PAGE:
Flower power – roadside verges could be a win-win

I’m inspired to write this post by the fact that I’m lucky enough to have an office window overlooking my garden. We mainly manage it for wildlife, and at this time of year it’s a riot of growth and colour.

Wildflowers at the roadside with Anaerobic Digester in the background

There are plenty of people who seem eager to paint renewables as a threat to other land uses – witness the Tories recent attack on solar farms as competing with farmland. (This despite the fact that they take up less land in the UK than golf courses.) If you’re prepared to look properly, there are plenty of creative examples of renewables and biodiversity, going hand-in-hand. Managed grazing under solar panels, protected marine areas around offshore windfarms – and the subject of this post, roadside verges managed for wildflowers… and gas.

There are 270,000 km of rural roads and motorways in the UK, most of which have roadside verges. The typical management regime is to cut them 2-3 times per year, and leave the clippings in situ, but this does little for biodiversity. Instead, they could be managed in the same way as a traditional wildflower meadow (like my back garden), encouraging more diverse plants, and the birds, insects and mammals that would follow. In effect we could have 270,000 km of much needed wildlife corridors connecting every nature reserve in the UK.

So what does the alternative management look like, and why don’t we do it? Well, we’d actually need to cut less often (twice per year), which would save money. But, we’d also need to collect the clippings, and that’s the problem. Collecting the clippings is essential, because diverse meadow needs poorly fertilised soil, otherwise it gets dominated by a few aggressive species like nettles and certain grasses. However, collecting the clippings needs specialist equipment that costs a lot more than a tractor and flail. Local/highway authorities generally can’t afford that extra expense.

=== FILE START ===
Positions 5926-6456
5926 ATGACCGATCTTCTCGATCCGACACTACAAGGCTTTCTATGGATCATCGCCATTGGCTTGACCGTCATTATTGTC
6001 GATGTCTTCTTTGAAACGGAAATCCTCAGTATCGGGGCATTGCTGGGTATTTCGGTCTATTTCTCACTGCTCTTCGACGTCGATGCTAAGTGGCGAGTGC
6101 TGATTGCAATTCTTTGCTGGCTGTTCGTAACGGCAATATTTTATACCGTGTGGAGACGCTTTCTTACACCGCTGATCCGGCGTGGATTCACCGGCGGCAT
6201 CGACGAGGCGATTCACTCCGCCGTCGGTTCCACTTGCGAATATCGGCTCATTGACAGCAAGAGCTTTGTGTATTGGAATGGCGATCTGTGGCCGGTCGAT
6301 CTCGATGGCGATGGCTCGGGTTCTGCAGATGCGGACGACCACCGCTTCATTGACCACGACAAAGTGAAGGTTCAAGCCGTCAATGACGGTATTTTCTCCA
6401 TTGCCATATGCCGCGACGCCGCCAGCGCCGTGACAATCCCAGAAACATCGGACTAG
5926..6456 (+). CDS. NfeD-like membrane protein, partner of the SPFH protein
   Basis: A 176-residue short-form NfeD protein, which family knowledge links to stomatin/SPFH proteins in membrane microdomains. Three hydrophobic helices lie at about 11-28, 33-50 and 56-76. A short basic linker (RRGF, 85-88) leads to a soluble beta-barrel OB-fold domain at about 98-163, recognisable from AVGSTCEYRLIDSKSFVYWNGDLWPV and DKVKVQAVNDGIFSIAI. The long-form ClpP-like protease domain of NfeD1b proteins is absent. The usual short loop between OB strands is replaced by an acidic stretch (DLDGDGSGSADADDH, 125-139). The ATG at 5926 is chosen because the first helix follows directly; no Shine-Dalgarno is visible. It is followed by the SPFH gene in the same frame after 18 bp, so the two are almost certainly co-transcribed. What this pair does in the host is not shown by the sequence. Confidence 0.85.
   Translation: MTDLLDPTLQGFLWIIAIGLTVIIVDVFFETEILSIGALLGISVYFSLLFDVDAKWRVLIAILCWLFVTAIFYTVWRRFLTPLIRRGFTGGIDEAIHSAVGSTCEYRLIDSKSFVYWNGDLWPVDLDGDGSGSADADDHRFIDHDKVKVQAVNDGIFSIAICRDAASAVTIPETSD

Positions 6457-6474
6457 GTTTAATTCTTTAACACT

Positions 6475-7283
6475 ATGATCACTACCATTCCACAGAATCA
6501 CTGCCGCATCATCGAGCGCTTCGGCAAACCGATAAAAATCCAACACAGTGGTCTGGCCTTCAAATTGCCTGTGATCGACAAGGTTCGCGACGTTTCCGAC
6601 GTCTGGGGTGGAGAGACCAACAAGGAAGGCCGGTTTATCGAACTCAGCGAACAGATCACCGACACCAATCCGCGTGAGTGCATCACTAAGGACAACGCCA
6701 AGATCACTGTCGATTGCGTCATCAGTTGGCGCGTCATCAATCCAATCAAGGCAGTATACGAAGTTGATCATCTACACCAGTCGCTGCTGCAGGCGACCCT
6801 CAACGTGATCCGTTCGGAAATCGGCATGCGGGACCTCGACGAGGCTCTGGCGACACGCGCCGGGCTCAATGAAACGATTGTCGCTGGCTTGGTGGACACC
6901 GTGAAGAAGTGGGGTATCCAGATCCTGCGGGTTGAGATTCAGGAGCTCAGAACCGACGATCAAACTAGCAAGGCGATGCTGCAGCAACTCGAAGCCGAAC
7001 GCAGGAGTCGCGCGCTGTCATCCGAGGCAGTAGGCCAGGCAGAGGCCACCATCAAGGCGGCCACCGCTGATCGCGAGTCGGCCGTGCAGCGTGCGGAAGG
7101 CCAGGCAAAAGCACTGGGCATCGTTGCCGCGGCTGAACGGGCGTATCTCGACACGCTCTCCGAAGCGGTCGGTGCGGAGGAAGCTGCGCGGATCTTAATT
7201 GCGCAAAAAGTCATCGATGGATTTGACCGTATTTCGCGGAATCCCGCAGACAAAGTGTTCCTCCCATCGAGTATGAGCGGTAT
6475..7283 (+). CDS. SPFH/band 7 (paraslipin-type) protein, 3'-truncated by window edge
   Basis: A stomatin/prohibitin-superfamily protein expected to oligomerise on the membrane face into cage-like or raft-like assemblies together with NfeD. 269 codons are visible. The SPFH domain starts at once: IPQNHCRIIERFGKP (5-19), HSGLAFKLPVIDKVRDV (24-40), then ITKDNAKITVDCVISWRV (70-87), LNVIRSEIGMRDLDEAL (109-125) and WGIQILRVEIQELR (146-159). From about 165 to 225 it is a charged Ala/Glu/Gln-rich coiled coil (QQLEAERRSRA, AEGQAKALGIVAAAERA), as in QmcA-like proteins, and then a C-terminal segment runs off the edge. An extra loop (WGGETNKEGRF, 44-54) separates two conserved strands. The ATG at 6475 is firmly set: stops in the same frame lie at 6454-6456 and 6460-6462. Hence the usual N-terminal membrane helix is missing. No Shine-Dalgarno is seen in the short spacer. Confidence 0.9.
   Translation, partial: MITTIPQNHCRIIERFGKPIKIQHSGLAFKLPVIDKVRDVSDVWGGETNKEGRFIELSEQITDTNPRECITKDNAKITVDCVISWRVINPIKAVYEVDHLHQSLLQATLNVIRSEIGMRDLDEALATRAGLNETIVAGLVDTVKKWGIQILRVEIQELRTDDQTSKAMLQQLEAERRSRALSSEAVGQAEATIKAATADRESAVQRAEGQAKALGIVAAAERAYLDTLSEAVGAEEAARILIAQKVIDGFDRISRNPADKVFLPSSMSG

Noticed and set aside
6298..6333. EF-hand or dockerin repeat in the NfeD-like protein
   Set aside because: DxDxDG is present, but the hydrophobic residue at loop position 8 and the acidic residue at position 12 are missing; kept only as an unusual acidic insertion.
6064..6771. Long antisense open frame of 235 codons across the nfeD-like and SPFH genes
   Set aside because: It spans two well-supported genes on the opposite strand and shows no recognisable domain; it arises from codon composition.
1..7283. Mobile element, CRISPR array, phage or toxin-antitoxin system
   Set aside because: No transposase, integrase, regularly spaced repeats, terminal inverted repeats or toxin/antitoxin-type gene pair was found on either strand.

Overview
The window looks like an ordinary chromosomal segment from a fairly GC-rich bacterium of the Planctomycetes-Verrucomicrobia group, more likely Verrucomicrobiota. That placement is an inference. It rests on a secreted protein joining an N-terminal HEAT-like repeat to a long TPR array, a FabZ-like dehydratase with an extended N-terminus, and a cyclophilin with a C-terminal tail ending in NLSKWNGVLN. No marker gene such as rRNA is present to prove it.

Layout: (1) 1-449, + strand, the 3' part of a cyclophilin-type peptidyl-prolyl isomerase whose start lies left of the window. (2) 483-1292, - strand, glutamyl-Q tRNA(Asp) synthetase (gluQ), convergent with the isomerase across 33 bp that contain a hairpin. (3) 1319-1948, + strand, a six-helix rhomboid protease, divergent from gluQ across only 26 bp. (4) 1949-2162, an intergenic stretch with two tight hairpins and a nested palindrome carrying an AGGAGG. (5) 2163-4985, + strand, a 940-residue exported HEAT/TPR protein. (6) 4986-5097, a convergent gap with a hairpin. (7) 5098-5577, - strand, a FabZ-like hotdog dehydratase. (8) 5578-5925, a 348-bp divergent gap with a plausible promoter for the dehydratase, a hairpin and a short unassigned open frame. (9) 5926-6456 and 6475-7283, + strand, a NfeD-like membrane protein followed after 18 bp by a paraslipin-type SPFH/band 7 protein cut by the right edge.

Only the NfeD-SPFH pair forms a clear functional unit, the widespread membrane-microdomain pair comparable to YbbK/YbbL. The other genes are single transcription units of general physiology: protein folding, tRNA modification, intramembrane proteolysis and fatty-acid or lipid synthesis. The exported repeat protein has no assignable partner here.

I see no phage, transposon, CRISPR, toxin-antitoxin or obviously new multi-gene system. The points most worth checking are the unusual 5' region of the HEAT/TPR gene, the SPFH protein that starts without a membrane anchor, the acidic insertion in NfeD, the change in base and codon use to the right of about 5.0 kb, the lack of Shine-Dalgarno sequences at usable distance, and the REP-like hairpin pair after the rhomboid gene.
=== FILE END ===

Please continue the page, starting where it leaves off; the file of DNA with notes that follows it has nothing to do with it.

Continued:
So, could those clippings have a value that would effectively pay for collection? Well, as with any meadow, they can be turned into bales of silage and kept for months, but the roadside contamination (soot, tyre dust etc.) means that silage can’t be fed to animals. However, it turns out that it’s still excellent feedstock for an anaerobic digester – so it can readily be turned into renewable methane.

Lincolnshire County Council carried out a pilot a few years ago, which was written up by researchers from the University of Leeds and published in May 2020. Their headline finding was that silage from roadside verge clippings was a viable feedstock for anaerobic digesters, and that AD operators would pay enough for it to cover the cost of collection. So there you have it, a win-win, a nationwide network of biodiversity corridors and a huge new source of renewable gas all in one.

All of which only begs the question as to why we’re not seeing more verges managed in this way, three years on from that research? I suspect it’s partly reluctance to perceived ‘untidiness’, but piles of rough cut grass look pretty unsightly too, and I think once people see verges covered in a rich carpet of colour they’ll think differently (and maybe even drop less litter). Mostly I expect it’s a lack of capacity to change – local authorities don’t have the resource to try many new things, especially if it involves investing in new equipment.

But I think the more people know about this particular win-win scenario, the more wildflowers we’ll see – so share this post!

Reference: https://eprints.whiterose.ac.uk/160532/

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